Weight: 2.5-4.5 pounds
Head/Body: 14-18 inches
Tail: 6-7 inches
The smallest of all the species of cats, the Black-footed cat is indeed one of the most fascinating. Also known as the ant-hill tiger, or little spotted cat, this is the smallest of the African felids. It is reputed to be exceptionally fierce. They do not require a water source, since they receive most if not all their moisture needs from their prey. They also have higher energy requirements than larger African wild cats.
They are slightly bigger than the Asian rusty spotted cat, and the South American kodkod (similar to a very small domestic cat). Unlike most spotted cats, the black-footed cat's pink skin contains no pigmentation. With a shoulder height of approximately 22cm and a body length of 50cm, the average male weighs in at about 2.2kg. However, the female often weighs as little as 1.5kg, and as such can be classified as the smallest of all wild cats.
The cat has a large broad head in proportion to its small body, and its coat color varies from light sandy brown to reddish brown. It is covered with dark spotted patches which sometimes combine into broken stripes. The legs of the black-footed cat are barred with dark horizontal stripes, and the tail is broken with dark rings which terminates at the black tip. The pads of its feet are black and are with long black hairs, which give the small felid its name, and are used to protect its feet from the heat of the semi-desert habitat.
F. n. nigripes, displaying a paler coat, is found in the northern parts of its range (Botswana, Namibia and Angola). F. n. thomasi, having a darker coat, is native to the Eastern Cape Provence and the southern parts of South Africa. The black-footed cat is restricted to the arid lands of Southern Africa. It is typically associated with open, sandy, grassy habitats with sparse shrub and tree cover, such as the Kalahari and Karoo regions. Long grass with high rodent and bird densities is the optimal habitat.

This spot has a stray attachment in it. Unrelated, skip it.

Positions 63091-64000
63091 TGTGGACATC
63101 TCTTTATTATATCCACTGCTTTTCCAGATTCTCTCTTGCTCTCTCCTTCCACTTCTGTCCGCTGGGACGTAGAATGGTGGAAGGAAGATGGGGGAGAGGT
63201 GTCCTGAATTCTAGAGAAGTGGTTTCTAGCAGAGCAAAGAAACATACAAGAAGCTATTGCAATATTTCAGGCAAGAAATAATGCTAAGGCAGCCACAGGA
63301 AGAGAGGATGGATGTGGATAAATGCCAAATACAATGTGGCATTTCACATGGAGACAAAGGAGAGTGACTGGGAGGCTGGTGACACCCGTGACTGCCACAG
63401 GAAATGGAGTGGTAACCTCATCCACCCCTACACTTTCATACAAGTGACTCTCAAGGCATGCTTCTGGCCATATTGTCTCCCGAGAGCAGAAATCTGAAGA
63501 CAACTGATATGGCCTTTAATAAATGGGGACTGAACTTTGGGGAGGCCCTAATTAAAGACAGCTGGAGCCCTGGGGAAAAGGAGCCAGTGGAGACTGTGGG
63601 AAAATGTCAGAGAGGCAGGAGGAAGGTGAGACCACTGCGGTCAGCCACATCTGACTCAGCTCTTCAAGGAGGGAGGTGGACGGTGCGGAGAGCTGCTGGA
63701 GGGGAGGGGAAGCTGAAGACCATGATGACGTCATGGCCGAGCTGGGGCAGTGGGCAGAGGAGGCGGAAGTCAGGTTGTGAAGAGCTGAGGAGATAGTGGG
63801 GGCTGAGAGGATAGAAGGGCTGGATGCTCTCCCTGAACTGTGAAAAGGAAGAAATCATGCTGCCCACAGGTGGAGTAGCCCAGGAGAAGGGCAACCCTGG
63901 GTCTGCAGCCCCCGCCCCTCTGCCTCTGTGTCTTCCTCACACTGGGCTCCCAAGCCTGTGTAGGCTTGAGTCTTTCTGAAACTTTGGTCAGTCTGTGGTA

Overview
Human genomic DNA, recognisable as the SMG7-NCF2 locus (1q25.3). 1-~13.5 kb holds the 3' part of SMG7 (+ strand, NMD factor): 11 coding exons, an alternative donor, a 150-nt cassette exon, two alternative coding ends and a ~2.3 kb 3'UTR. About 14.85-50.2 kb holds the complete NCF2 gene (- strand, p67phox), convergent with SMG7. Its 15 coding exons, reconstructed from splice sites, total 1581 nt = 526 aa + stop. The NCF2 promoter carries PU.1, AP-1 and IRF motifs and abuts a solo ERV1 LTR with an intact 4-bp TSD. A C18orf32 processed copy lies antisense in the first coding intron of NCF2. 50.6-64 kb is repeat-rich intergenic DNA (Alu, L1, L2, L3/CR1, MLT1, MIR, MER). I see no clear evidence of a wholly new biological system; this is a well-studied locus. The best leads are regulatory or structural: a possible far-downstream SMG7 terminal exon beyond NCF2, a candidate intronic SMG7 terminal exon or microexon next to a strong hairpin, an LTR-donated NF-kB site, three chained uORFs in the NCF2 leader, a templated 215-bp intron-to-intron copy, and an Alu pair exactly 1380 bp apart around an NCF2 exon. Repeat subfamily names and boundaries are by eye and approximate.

Their diet consists of shrews, gerbils, hares, lizards and beetles. In one study, 57% of stomachs contained murid or mouse-like rodents, and 43% contained arachnids. Highly opportunistic, black-footed cats will take any prey they can overpower. Uneaten food is cached for later. They have been observed to scavenge springbok carcasses and take birds in the air. Black-footed cats are regularly reported to hang onto the throats of sheep until they pierce their jugular veins! While eating, they empty the contents of their prey’s stomachs and intestines, pulling them through their teeth to squeeze the contents out. They will drink if water is available but they usually get all the moisture they require from their prey. It has been reported that they will also eat grass.
These cats have a gestation period of about 65 days. Litters range from one to three kittens. The kittens first leave their burrow in about 30 days, and shortly thereafter, begin eating solid food. Although kittens grow fairly quickly, they do not reach maturity until about a year and a half.
Black-footed cats are described as a rare species by many experts, whilst other reports suggest that they are common in parts of their range. Although not generally threatened by hunting, pest control by local farmers may well present a problem. Poison and traps, indiscriminately laid for the African Wildcat and Jackal, are reported to be affecting black-footed cats in certain areas. The black-footed cat is listed as 'Least Concern' in the IUCN Red Book of Endangered Species and is listed in CITES Appendix I.